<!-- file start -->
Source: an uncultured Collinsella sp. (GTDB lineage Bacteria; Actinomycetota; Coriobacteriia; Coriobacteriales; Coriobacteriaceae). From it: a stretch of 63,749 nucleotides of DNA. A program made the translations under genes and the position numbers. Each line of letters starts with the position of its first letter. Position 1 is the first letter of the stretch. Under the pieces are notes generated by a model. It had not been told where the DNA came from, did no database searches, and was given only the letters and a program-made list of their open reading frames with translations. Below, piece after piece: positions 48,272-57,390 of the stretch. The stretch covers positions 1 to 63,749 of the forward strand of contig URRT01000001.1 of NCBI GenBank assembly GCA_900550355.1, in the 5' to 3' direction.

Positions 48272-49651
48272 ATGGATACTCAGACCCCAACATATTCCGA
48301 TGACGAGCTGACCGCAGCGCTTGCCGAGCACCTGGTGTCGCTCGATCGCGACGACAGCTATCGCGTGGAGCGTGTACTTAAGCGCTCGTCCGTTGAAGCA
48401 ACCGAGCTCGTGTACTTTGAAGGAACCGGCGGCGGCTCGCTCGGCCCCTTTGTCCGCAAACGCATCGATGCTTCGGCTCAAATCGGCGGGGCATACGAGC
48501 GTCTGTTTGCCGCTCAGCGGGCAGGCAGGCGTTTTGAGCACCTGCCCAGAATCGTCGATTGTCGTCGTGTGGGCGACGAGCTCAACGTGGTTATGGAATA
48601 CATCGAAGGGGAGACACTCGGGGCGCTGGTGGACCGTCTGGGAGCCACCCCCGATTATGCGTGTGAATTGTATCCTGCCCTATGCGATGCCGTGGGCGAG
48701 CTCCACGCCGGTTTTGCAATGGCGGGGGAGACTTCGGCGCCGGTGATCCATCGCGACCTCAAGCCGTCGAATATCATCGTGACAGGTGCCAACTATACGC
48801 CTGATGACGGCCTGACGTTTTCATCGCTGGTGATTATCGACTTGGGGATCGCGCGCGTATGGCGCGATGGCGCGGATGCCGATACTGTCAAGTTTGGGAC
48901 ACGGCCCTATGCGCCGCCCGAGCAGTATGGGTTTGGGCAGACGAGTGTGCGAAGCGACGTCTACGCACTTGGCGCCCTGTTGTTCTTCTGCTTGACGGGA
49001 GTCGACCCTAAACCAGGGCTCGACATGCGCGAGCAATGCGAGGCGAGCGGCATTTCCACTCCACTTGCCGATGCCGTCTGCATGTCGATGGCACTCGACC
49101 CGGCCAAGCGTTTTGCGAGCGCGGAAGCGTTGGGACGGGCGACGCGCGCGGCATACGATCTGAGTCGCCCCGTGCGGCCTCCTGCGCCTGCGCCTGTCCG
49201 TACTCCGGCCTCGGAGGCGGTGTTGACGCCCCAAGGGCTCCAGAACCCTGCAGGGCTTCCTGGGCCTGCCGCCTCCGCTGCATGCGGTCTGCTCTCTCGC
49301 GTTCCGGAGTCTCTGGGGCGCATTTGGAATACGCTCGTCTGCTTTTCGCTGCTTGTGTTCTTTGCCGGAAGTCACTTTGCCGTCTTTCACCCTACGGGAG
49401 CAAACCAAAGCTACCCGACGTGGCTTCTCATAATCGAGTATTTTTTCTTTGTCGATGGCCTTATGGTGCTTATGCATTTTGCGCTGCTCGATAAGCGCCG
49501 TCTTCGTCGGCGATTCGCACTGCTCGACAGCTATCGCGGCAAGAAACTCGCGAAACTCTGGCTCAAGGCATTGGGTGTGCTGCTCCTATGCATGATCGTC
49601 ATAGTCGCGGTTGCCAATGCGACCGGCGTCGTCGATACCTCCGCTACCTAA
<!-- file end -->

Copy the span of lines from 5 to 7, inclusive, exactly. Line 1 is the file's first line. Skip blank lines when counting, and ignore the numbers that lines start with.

48401 ACCGAGCTCGTGTACTTTGAAGGAACCGGCGGCGGCTCGCTCGGCCCCTTTGTCCGCAAACGCATCGATGCTTCGGCTCAAATCGGCGGGGCATACGAGC
48501 GTCTGTTTGCCGCTCAGCGGGCAGGCAGGCGTTTTGAGCACCTGCCCAGAATCGTCGATTGTCGTCGTGTGGGCGACGAGCTCAACGTGGTTATGGAATA
48601 CATCGAAGGGGAGACACTCGGGGCGCTGGTGGACCGTCTGGGAGCCACCCCCGATTATGCGTGTGAATTGTATCCTGCCCTATGCGATGCCGTGGGCGAG